Tuesday, September 21, 2010

Steven Poster - Cinematographer

Cinematographer Steven Poster is the ex-President of the American Society of Cinematographers, current president of the Local 600 (the International Cinematographers Guild), a still photographer and DP of many films, including Rocky V, RocketMan, and Donnie Darko. He is possibly the only American Cinematographer ever to shoot a French movie for a French director in France.

At the recent Canon New York Expo he was interviewed by Canon's Tim Smith and talked about still photography, making movies, and the move from film to digital.

Do You Light For Motion?
The thing about light, light becomes the entire subject for me. I was a student at Arts Center, and at the first lecture by a man named Charlie Potts, who was wonderful, I realized that everything that I did was about light, and light became the subject. So do I light for still? Do I light for motion? I light, and then I add the motion. The ability to light has nothing to do with knowing where to put the lights. It’s everything about seeing light, knowing how to see light.
Ridley Scott
I did some additional shooting on Blade Runner. It was one of the shots that actually made my career. I did the shooting of what they call the Spinner, Harrison Ford’s car; driving through that tunnel with the reflections on the tunnel. Ridley had sent out three other people to shoot that shot, and he never was happy with it, and I came in. He didn’t tell me what they wanted, he just said go out and shoot it, and I came back with the shot that’s in the movie. But I didn’t have any lights, I was not allowed to bring them. By that time the studio was so disgusted with the situation, they said just go out there and shoot it. You can have a water truck and that’s it.
- Don’t you wish you could have patented that? Because that shot has been stolen a thousand times.
Switching to Digital

Donnie Darko
There is a scene where the characters are introduced at the school, and it’s a very fluid, very long scene, and Richard wanted to do it in one take. […] the producers were hysterical, they came to me “You’ve got to tell him he can’t do it,” and I said “I’m not going to tell this man that he can’t do it, but I do want a rehearsal. Let’s get the camera operator and Richard together at the school on a Saturday and lets rehearse it and we’ll see what happens.”

So we got to the school, and Richard said, “Lets go in and figure out the shoot,” and I said “You know what, you go in with the camera operator, but first, here’s a stop watch, I want you to take this stop watch and I want you to figure out how long it’s going to take this scene on the screen.”

And about twenty minutes later he came out and said “Okay, we’ll do it in three shots.”

It’s not a matter of saying no, it’s a matter of helping someone understand how to do it.

Using HDSLRs
I thought that the 7D’s were just going to allow me to place cameras anywhere, while we were shooting with the main camera, which were the RED’s. Everybody said “There are motion artifacts, there are things that this camera doesn’t do well.” But you know what? I started looking at the material that I was getting with these cameras and I said “I can use them as my main camera." I don’t see any reason not to include them when I can put it in a place that I couldn’t get a another camera, or when I want an additional shot very quickly.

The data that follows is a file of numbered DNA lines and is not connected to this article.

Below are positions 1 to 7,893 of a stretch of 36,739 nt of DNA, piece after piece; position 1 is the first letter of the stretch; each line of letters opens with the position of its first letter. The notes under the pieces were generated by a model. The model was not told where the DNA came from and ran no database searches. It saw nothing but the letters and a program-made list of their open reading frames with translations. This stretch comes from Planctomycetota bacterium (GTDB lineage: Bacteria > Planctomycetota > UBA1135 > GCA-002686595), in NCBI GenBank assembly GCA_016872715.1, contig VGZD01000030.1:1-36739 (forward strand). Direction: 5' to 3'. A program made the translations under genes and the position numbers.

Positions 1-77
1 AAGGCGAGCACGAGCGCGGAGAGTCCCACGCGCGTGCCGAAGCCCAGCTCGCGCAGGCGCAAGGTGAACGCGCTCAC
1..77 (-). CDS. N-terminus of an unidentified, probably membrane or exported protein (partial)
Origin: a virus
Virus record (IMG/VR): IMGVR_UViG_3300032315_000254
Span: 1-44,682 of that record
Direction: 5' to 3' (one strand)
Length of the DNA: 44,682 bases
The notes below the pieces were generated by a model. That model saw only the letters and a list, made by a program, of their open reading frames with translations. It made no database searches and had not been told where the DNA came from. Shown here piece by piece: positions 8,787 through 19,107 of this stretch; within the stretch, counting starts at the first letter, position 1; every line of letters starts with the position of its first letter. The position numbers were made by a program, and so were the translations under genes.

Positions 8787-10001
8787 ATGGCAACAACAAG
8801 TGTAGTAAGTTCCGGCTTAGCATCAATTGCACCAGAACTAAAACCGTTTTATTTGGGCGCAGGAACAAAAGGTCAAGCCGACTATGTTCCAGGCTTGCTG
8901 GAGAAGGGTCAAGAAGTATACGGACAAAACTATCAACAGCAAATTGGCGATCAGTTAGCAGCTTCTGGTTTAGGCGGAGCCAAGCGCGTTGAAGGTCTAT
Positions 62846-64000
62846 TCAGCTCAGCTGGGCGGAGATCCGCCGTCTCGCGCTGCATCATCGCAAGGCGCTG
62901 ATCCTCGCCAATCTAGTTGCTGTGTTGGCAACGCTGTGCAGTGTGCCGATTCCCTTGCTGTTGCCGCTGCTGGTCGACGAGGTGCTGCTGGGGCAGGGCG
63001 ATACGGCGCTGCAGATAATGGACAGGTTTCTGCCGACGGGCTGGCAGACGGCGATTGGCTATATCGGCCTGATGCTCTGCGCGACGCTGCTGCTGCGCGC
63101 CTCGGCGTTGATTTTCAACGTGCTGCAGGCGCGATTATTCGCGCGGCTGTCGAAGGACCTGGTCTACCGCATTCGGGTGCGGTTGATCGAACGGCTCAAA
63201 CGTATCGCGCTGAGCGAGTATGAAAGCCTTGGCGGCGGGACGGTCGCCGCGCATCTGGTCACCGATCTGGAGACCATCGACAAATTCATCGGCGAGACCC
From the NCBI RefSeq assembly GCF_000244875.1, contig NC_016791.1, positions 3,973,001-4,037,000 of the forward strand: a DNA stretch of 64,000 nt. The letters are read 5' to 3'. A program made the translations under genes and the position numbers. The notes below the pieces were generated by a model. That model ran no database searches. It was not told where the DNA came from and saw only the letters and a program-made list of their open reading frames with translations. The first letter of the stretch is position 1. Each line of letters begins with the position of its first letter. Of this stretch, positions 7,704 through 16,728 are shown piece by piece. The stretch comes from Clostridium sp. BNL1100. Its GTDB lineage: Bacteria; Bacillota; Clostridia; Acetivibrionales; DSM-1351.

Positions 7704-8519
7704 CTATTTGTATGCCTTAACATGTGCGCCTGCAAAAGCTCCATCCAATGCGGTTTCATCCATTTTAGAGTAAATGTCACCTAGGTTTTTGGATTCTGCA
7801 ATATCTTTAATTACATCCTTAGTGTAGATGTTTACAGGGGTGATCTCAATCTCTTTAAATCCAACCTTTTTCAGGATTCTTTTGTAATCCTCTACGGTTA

You need to modify the camera in a way that you can use film lenses. The thought of going in to a Best Buy and buying a camera and coming out and making a movie is a very attractive thought. [...] You need to have lenses that an assistant cameraman can focus while you’re shooting. The reason for that is in real narrative work, the camera operator needs to operate the camera, and not be concerned about the focus. You need an assistant cameraman to focus with it.

You need to have monitoring, you need to have camera mounts, you need to have matte boxes, you need to have a way to put filtration on, you need to have a way that you can get the image off to the digital imaging technician so that you can control the image. You cannot do this without the amount of crew that you need to operate any other camera. It’s a fallacy. If you’re doing a documentary, if you’re doing something special or a one-off shot, that’s a different thing, but when you’re making an actual narrative motion picture there are certain reasons that the crew exists as it does, and if you try and bypass that, it’s a mistake.

How do you feel about 3D?

There is a price to pay for the quality of the image in 3D and you have to live with that as a cinematographer. It’s not easy. I think the 2D version of Cats and Digs has a much more cinematic quality to it.

Do you see a time when film doesn’t exist for motion pictures?
You know, I’d like to say no. I think the Zytgyst goes in waves. At [some point] it will become popular not to do film, and then it’s going to wave back where some directors going to say “you know, I’m going to do it differently, and I’m going to do it on film.” I don’t know if film will ever completely disappear, unless the economic forces are such that it is no longer profitable for Kodak to make film.
At one point you said 60-40 when is it 50-50? In six months or six years?
I don’t think it’s six years. I think it’s coming more rapidly. As the cameras develop, as the technology develops. I’ve not finished the movie that I shot using the 7D’s and the REDs, but the tests that I’ve seen, and this may sound blasphemous, but the Canon material looks a lot better than what I see in the RED material. That’s just in the tests that I’ve seen. Now when I finish the movie it may be different. But I have done tests and I feel that the Canon is a much better chip than what exists in the new RED.

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